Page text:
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Wicked Lady, The (1945)

Courtesy of ITV Global Entertainment

Main image of Wicked Lady, The (1945)
35mm, black and white, 104 mins
DirectorLeslie Arliss
Production CompanyGainsborough Pictures
ProducerR.J. Minney
ScriptLeslie Arliss
Original novelMagdalen King-Hall
PhotographyJack Cox

Cast: Margaret Lockwood (Lady Barbara Skelton); James Mason (Captain Jerry Jackson); Patricia Roc (Caroline); Griffith Jones (Sir Ralph Skelton); Michael Rennie (Kit Locksby)

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Lady Barbara Skelton is frustrated by the stifling conventions of seventeenth-century England and asserts her independence through stealing her best friend's husband, turning to gambling and becoming a highwaywoman. But how long can she keep up her double life before she's unmasked?

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The most commercially successful of all the Gainsborough melodramas, and arguably the best known (it was controversially remade by Michael Winner in 1983), The Wicked Lady is in many ways the definitive example of the formula.

While its predecessors had featured strong female roles, as befitting films aimed at largely female audiences, the characters were for the most part straitjacketed by the society that produced them, with even the villainesses like Hesther in The Man in Grey (d. Leslie Arliss, 1943) or Alicia in Fanny by Gaslight (d. Anthony Asquith, 1944) conforming to type.

However, Lady Barbara Skelton (Margaret Lockwood) is clearly pushing at the barriers right from the start, as she steals her best friend's fiancé, marries him, and, after belatedly discovering married life to be somewhat dull, she turns to gambling, highway robbery, murder and every social transgression under the sun.

Totally rejecting any conventional image of "femininity", she spends much of the film challenging stereotypes head-on, running rings round her male counterparts, whether they be the dull but essentially good Sir Ralph (Griffith Jones), the wickedly sexy highwayman Jerry Jackson (James Mason), the stern, high-minded puritan Hogarth (Felix Aylmer) and the vivacious Kit (Michael Rennie), the man she really loves but who she never seems to meet at the right time.

What unites the men is that they all have at least some kind of moral code - even Jackson baulks at killing - whereas Barbara rejects anything that might conveniently pigeonhole her (her dead mother is the only person she remains unswervingly loyal towards). But by rejecting society, she's playing a dangerous game - as society in turn rejects her to the point of degradation and death, leaving her utterly alone awaiting her fate.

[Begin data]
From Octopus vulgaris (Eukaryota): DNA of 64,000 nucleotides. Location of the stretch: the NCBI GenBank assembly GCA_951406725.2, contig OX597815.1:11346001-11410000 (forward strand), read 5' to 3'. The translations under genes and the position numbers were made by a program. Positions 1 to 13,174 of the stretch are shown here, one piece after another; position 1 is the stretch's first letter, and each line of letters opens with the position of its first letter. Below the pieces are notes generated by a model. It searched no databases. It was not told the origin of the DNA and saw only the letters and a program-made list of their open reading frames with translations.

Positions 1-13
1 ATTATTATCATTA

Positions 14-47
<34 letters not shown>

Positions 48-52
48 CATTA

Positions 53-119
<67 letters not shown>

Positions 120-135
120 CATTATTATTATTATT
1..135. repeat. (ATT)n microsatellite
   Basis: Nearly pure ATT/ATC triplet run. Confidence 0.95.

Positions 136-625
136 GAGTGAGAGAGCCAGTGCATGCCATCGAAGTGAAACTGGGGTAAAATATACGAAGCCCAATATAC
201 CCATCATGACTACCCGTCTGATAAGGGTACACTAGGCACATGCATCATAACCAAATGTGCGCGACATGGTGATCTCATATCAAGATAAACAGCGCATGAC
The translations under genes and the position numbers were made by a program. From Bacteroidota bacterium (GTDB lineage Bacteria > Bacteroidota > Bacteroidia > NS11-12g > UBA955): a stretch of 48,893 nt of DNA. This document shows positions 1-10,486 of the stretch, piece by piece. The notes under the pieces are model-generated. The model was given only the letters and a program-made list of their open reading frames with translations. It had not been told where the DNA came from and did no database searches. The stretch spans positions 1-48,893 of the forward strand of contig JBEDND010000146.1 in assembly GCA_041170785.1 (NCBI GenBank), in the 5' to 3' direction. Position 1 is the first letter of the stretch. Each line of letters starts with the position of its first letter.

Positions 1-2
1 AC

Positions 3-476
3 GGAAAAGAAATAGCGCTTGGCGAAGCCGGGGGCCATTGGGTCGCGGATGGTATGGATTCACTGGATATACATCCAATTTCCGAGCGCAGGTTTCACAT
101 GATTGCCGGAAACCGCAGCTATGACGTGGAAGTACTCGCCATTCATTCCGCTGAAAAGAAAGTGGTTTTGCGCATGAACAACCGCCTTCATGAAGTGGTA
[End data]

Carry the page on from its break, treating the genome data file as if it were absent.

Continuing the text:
The ending, while undoubtedly motivated at least partly by the British Board of Film Censors' moral code regarding criminals getting their comeuppance, is tragically inevitable - transgression may be hugely entertaining, but there's an unmistakable price to pay.

While the BBFC was happy to sanction the end result, the film ran into trouble on the other side of the Atlantic - notoriously, much of it had to be expensively reshot for the American edition after Lockwood's cleavage was considered too prominent to meet the moral strictures laid down by the Hays Code. Even by today's standards, The Wicked Lady is startlingly racy, and must have seemed thrillingly subversive to 1945 audiences.

Michael Brooke

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Video Clips
1. The secret passage (3:36)
2. Highway robbery (3:16)
3. Death of Hogarth (3:10)
Production stills
Monthly Film Bulletin review
Fanny By Gaslight (1944)
Jassy (1947)
Love Story (1944)
Man in Grey, The (1943)
They Were Sisters (1945)
Arliss, Leslie (1901-1987)
Bryan, John (1911-1969)
Cox, Jack (1890-1960)
Fisher, Terence (1904-1980)
Lockwood, Margaret (1916-1990)
Mason, James (1909-1984)
Roc, Patricia (1915-2003)
Costume Drama
Female Protagonists
Gainsborough Melodrama